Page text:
Amid a rash of whooping-cough cases, Northern Kentucky health officials will immunize child-care workers against the disease. The effort is to help stop the infection, also known as pertussis, from spreading, Peggy O’Farrell of The Kentucky Enquirer reports.
Northern Kentucky had 127 recorded cases of pertussis in 2010, way up from 38 in 2009, said Joyce Rice, an epidemiologist with the Northern Kentucky Health Department. Statewide in 2007, there were 47 cases; last year, there were 250.
About three-fourths of children nationwide are immunized against the disease, which requires receiving four shots between the ages of 8 weeks and 15 to 18 months. Kentucky does not require a whooping cough booster, but it does require one against tetanus and diphtheria for 11- and 12-year-olds. Health-care providers often use a vaccine that includes whooping cough. Though pertussis is often associated with children, health officials say adults likely need a whooping-cough booster as well.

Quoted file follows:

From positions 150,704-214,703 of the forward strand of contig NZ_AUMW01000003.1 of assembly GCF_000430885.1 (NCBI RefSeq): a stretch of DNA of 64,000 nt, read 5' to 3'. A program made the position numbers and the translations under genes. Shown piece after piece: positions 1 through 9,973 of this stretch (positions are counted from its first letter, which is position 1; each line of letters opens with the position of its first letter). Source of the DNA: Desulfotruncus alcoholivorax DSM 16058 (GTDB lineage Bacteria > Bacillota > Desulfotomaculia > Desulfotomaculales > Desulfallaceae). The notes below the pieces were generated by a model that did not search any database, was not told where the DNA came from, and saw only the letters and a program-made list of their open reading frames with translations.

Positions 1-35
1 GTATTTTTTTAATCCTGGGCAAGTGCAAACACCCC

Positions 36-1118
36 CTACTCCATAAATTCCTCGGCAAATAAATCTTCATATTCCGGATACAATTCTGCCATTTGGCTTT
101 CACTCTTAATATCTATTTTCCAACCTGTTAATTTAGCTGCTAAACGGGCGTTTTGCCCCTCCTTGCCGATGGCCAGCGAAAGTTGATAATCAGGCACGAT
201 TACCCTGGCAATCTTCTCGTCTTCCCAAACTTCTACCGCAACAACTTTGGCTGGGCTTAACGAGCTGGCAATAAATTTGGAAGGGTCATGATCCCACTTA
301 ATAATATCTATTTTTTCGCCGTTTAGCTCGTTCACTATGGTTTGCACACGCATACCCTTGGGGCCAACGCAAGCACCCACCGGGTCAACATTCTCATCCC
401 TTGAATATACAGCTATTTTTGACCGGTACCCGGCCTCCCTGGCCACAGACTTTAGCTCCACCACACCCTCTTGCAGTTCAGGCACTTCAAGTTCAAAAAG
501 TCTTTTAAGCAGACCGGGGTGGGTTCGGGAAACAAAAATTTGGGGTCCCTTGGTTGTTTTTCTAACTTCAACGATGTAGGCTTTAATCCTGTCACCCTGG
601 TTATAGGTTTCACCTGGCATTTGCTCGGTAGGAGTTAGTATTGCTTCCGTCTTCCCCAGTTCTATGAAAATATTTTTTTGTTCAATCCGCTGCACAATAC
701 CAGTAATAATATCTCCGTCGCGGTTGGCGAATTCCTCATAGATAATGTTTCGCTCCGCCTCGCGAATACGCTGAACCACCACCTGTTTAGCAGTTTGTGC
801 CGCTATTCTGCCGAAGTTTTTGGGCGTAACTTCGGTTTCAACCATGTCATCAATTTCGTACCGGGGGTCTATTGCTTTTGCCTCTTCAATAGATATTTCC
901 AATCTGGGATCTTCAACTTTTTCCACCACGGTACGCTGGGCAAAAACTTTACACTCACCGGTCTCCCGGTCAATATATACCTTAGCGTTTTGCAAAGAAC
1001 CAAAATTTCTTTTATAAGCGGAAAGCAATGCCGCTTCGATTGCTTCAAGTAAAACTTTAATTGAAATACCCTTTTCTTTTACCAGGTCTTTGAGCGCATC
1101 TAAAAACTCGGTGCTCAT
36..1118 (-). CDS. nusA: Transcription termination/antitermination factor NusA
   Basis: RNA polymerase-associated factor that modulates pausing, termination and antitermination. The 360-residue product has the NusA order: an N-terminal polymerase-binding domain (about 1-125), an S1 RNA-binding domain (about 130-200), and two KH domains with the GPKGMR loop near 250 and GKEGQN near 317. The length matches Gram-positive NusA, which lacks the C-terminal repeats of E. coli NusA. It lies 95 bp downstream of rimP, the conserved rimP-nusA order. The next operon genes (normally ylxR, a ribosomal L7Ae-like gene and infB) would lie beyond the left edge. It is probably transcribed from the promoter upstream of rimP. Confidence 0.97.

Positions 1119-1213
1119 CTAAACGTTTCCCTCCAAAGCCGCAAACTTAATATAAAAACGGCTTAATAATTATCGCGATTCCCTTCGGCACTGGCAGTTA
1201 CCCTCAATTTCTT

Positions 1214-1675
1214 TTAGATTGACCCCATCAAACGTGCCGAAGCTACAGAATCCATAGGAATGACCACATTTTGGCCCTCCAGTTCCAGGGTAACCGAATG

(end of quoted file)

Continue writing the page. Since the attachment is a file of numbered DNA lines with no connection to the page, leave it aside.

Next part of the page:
Pertussis is characterized by violent, distinctive coughing that can lead to vomiting or a short loss of consciousness. (Read more)